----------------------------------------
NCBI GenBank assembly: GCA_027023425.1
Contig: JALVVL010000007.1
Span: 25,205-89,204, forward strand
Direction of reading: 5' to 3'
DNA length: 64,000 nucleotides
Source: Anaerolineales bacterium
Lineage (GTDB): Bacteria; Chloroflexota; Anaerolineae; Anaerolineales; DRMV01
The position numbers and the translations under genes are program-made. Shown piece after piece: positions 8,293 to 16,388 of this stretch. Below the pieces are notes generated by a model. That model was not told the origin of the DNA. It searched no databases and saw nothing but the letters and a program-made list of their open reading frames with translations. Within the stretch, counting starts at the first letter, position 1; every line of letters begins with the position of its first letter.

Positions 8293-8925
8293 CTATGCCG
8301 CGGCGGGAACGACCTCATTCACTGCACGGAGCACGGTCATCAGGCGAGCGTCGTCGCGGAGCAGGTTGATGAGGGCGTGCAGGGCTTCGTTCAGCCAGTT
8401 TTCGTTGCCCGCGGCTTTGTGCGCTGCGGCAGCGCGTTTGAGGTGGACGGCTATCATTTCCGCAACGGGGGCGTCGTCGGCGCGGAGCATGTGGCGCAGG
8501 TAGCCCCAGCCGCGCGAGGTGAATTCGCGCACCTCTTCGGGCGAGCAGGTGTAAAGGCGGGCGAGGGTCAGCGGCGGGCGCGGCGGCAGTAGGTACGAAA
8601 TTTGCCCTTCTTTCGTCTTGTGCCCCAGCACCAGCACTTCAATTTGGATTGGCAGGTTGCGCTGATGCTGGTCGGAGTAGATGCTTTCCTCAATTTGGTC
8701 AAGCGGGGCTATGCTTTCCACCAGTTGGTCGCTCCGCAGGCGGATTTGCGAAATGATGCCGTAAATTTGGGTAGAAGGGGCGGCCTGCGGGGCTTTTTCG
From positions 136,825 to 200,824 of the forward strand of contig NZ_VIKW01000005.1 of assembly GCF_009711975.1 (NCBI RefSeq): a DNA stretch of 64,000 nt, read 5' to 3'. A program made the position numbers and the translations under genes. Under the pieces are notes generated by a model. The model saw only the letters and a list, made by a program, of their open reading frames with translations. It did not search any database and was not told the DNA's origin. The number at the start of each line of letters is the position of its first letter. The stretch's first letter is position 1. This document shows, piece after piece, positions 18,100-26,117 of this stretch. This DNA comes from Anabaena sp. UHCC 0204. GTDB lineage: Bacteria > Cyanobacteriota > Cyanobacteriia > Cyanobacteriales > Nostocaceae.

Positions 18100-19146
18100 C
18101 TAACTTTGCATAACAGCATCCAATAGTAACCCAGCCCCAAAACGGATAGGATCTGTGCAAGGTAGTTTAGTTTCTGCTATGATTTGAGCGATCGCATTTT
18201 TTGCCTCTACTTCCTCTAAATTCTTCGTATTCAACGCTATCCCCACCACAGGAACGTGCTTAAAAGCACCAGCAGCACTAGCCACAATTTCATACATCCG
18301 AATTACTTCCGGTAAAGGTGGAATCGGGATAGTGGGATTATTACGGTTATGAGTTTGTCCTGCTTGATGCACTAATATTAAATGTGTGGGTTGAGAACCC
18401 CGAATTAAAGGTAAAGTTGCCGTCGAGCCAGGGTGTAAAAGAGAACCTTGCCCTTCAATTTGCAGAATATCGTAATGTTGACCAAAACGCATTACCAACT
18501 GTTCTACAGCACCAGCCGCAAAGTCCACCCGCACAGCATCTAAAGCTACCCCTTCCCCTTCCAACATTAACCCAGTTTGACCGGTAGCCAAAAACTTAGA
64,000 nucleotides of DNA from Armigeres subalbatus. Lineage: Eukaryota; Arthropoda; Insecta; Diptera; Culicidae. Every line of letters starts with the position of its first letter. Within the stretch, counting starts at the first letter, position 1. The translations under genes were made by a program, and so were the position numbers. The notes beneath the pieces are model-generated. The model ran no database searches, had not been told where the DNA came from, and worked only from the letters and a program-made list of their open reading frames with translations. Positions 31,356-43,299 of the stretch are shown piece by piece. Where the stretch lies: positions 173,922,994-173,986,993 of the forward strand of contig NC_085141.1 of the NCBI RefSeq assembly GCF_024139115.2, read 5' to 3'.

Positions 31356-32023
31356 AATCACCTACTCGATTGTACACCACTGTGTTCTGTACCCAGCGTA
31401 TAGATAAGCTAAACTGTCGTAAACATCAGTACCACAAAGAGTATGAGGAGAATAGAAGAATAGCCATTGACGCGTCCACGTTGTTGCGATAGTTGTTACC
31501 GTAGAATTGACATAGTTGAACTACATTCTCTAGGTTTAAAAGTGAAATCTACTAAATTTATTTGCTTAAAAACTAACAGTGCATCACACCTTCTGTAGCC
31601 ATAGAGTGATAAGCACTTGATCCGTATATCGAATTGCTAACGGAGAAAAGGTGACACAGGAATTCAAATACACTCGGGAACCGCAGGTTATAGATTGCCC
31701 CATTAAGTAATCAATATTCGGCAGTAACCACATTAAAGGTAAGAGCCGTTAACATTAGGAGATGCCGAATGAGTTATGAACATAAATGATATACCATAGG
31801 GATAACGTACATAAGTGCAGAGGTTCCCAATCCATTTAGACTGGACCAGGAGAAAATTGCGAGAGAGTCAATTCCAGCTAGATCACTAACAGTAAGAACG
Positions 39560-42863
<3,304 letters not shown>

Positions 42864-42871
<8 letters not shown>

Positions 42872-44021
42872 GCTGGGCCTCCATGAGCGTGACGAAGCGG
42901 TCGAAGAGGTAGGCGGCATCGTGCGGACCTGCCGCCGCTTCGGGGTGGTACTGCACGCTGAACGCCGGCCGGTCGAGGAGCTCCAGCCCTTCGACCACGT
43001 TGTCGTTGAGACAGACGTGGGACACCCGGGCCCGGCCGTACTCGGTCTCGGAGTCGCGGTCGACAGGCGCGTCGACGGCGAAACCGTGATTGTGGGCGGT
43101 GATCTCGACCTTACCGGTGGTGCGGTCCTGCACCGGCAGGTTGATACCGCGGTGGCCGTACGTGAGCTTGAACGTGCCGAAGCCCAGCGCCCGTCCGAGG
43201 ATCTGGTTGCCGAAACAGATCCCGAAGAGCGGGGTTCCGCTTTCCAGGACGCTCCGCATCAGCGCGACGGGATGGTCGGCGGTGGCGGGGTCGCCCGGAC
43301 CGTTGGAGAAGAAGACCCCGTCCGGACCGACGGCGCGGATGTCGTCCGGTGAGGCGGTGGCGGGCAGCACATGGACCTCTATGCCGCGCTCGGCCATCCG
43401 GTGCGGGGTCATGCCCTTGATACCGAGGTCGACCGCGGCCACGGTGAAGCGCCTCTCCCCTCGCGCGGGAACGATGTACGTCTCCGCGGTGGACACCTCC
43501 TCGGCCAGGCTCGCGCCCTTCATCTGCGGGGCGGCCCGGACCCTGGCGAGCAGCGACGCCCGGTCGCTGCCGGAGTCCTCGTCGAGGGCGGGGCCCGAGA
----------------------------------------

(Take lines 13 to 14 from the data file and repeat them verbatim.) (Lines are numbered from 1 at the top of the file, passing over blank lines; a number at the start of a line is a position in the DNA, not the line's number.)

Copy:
8501 TAGCCCCAGCCGCGCGAGGTGAATTCGCGCACCTCTTCGGGCGAGCAGGTGTAAAGGCGGGCGAGGGTCAGCGGCGGGCGCGGCGGCAGTAGGTACGAAA
8601 TTTGCCCTTCTTTCGTCTTGTGCCCCAGCACCAGCACTTCAATTTGGATTGGCAGGTTGCGCTGATGCTGGTCGGAGTAGATGCTTTCCTCAATTTGGTC